Written by: Suzanne Collins, Billy Ray and Gary Ross, based on the novel by Collins Directed by: Gary Ross Starring: Jennifer Lawrence, Josh Hutcherson, Liam Hemsworth, Woody Harrelson, Donald Sutherland, Elizabeth Banks
Review: First off, no one is happier than me that child gladiatorial combat has become as popular as it is with this movie. But if you’re going to go that route, why are you going to spend half your movie on dream sequences about bread instead of child-on-child brutality? And why is it okay for a movie to pit children against each other, but when I do it with the preschool class at that church on the corner, it’s “an atrocity”? Mine turned out better than the movie, dammit.
Written by: Joss Whedon, based on a story by Zak Penn & Whedon, which was in turn based on the comic created by Stan Lee & Jack Kirby Directed by: Joss Whedon Starring: Robert Downey Jr., Chris Evans, Scarlett Johansson, Chris Hemsworth, Mark Ruffalo, Samuel L. Jackson, Cobie Smulders, Clark Gregg, Tom Hiddleston
Review: As a Batman Loyalist, I hesitate to say this is the greatest comic book movie of all time, but only for a second. Because it was the GREATEST comic book movie of all time. The action was awesome, no character was under-utilized, and there were four separate instances that made me fall out of my chair laughing with glee. Also because the Hulk is my spirit animal. See it, and be more awesome for it.
Written by: Michele and Kieren Mulroney, based on the characters created by Sir Arthur Conan Doyle Directed by: Guy Ritchie Starring: Robert Downey Jr., Jude Law, Jared Harris, Noomi Rapace, Stephen Fry, Rachel McAdams
Review: While not as much fun as the first one (few things are), it’s still a successful character-driven blow-shit-up-athon. Downey Jr. and Law are just as good as ever, Harris does evil mastermind quite well, and Fry is always good, even while nude. And while the slow-mo zoomy bits are excessive, the visual rewards are there too.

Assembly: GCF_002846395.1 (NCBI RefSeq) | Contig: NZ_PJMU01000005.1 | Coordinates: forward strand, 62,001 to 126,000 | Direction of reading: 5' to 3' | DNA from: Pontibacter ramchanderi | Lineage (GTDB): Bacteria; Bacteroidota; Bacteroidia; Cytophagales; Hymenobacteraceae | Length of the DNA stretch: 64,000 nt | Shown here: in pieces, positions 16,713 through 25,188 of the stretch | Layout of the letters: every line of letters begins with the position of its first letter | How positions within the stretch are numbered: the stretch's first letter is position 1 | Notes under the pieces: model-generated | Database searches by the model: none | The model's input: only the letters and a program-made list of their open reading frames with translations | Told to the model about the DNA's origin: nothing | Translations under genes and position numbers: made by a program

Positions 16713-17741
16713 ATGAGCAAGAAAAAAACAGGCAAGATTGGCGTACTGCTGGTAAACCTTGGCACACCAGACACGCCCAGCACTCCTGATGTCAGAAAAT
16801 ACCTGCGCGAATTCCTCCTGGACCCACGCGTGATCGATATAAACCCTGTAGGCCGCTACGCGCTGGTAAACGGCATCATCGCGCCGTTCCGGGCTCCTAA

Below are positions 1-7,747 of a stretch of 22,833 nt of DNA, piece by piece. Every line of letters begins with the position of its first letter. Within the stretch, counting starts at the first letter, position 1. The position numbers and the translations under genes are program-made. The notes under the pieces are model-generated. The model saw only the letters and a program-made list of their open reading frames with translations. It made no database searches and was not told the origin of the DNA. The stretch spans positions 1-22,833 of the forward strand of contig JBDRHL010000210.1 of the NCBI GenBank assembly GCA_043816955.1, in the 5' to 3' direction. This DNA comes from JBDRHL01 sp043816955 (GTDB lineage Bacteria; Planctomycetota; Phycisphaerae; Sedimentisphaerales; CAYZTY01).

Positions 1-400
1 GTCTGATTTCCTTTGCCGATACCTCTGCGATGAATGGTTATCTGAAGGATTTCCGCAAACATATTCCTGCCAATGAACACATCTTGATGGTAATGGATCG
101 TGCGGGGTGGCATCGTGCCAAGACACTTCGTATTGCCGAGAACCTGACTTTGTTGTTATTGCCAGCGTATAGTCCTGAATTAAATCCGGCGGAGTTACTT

Written by: Christopher Markus & Stephen McFeely, based on the comics by Joe Simon and Jack Kirby Directed by: Joe Johnston Starring: Chris Evans, Hugo Weaving, Hayley Atwell, Tommy Lee Jones, Stanley Tucci and Toby Jones
Review:The Avengers movies have been, by and large, satisfying. This one not only delivers on awesome action, but will please everyone from the comic geeks (with the first issue of the comic spliced into the film), to the history buffs like me with the Nazi super weapons that were actually attempted tossed in just for fun. I was pleased. You will be too. Unless you’re a commie.
Written by: Ben Best & Danny McBride Directed by: David Gordon Green Starring: Danny McBride, Natalie Portman, James Franco, Justin Theroux, Toby Jones, Zooey Deschanel, Charles Dance, Rasmus Hardiker
Review: It’s difficult to review a movie that consists mainly of phallic jokes and, well…more phallic jokes. Except to say that I laughed uproariously throughout. McBride and Franco have a hilarious Pegg/Frost dynamic going, and Portman sports some of the most poetically homicidal dialogue I’ve heard in a while, not to mention a metal thong. Also, “It’s magic, Motherfucker!” is my new catchphrase.